New Onset Aquagenic Wrinkling of the Palms in an Adolescent

Learning Objective

  1. To recall key diseases associated with aquagenic wrinkling of the palms

A 16-year-old presents to the office with her parent. They are concerned because over the last two months, when the patient swims or does a heavy workout, the palms of her hands start severely wrinkling within the first three minutes. 

The patient demonstrates by dipping her hands in water in the sink during the office visit. The rapid change to the skin is promptly recognized as aquagenic wrinkling of the palms. Aquagenic wrinkling of the palms is described as severe wrinkling when exposed to water or large amounts of sweat. The condition can also be accompanied by a burning sensation and pruritis.

The condition is most strongly associated with cystic fibrosis including those that are carriers of the gene, but can also be found with focal hyperhidrosis, marasmus, atopic dermatitis, Raynaud phenomenon and patients using COX-2 inhibitors.

The patient is tested for cystic fibrosis and is positive for a carrier gene. 

Aquagenic wrinkling of the palms develops characteristically in a younger age than this patient. In this case the phenomenon developed later, most likely because of the patient’s carrier state. 

The pathogenesis is believed to be linked to the hypersaline cutaneous environment that is present with cystic fibrosis and to a lesser extent with those that carry a single cystic fibrosis gene as well as other conditions that increase the sodium content of the sweat such as child malnutrition, specifically marasmus and COX-2 inhibitors that increase the sodium in sweat as well as the kidney. Although the etiology and pathogenesis have not been precisely defined, it is important to remember to screen for cystic fibrosis when aquagenic wrinkling of the palms is observed.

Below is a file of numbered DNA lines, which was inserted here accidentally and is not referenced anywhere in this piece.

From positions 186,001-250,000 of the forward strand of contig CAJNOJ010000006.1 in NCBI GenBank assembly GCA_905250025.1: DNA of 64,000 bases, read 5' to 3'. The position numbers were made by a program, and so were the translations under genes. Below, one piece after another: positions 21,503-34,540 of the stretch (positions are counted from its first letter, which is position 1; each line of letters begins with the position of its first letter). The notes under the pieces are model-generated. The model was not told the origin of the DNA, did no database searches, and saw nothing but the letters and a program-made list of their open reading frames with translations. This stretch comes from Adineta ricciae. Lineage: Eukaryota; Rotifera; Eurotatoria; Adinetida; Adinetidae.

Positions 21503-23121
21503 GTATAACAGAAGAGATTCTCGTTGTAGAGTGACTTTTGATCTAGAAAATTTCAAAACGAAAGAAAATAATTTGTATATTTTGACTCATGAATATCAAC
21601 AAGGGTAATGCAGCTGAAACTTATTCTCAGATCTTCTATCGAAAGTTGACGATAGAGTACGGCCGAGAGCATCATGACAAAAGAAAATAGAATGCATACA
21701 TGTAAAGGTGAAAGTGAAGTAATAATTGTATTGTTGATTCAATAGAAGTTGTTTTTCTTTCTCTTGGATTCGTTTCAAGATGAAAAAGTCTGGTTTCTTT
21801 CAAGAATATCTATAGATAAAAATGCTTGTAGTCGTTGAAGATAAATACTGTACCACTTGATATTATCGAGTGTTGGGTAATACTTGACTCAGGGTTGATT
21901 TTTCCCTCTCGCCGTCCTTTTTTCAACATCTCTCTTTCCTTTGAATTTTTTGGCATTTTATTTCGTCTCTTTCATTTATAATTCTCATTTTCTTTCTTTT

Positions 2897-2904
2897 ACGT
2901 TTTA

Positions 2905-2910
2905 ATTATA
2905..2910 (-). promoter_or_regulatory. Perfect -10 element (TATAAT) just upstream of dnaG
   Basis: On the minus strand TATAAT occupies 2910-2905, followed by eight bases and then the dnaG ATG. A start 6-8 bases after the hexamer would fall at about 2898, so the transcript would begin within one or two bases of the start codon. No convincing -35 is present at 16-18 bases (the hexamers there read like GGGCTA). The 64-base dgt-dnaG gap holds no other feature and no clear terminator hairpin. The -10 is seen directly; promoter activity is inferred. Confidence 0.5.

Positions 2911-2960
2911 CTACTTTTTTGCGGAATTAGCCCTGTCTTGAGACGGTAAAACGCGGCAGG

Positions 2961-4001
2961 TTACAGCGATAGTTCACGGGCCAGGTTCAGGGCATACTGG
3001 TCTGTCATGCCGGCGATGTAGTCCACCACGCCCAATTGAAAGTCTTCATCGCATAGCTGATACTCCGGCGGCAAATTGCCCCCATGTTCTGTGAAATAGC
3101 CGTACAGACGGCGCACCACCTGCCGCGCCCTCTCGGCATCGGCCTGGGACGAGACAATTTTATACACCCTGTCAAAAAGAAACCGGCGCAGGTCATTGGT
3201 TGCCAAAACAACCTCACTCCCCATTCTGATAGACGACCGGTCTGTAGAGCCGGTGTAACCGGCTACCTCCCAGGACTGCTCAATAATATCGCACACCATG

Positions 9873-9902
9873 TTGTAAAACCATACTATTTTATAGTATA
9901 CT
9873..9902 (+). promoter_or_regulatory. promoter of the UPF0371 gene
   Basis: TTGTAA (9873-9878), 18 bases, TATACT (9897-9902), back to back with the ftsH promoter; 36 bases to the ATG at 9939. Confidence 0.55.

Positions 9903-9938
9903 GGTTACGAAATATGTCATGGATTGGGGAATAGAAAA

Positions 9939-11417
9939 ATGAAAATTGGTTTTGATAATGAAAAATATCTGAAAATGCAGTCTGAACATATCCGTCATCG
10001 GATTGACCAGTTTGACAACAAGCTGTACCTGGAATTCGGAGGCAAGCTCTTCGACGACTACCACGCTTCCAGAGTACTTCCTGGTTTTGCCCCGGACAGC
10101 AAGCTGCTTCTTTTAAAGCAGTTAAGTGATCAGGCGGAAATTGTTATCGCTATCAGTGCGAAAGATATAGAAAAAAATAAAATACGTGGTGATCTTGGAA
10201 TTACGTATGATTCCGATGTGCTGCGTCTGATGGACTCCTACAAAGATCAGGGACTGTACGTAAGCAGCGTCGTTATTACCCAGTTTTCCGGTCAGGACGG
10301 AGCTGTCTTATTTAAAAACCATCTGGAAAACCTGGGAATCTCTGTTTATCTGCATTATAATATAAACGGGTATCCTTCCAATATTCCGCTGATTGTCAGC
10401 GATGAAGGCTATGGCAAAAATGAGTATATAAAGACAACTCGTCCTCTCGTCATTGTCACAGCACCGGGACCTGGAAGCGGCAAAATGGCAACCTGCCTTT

Aquagenic wrinkling of the palms is treated by drying the hands and the feature will disappear in roughly 60-90 minutes. If the condition is bothersome to the patient, 20% topical aluminum chloride can be applied to the palms of the hands to help decrease moisture and prevent development of wrinkling.

Figure 1 Clinical Case


Berk DR, Ciliberto HM, Sweet SC, Ferkol TW, Bayliss SJ. Aquagenic Wrinkling of the Palms in Cystic Fibrosis: Comparison With Controls and Genotype-Phenotype Correlations. Arch Dermatol. 2009;145(11):1296–1299. doi:10.1001/archdermatol.2009.260

Katz KA, Yan AC, Turner ML. Aquagenic Wrinkling of the Palms in Patients With Cystic Fibrosis Homozygous for the ΔF508 CFTR Mutation. Arch Dermatol. 2005;141(5):621–624. doi:10.1001/archderm.141.5.621

Katz M, Ramot Y. Aquagenic wrinkling of the palms. CMAJ. 2015 Dec 8;187(18):E515. doi: 10.1503/cmaj.150074. Epub 2015 Aug 17. PMID: 26283724; PMCID: PMC4674424.

Uptodate [Internet]. [cited 2022 Nov 25]. Available from:

Originally published June 8, 2021; updated February 10, 2023

Want more clinical cases?

Join Figure 1 for free and start securely collaborating with other verified healthcare professionals on more than 100,000 real-world medical cases just like this one.